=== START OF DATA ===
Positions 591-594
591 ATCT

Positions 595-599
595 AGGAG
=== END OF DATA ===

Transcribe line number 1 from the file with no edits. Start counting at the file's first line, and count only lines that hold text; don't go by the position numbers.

Positions 591-594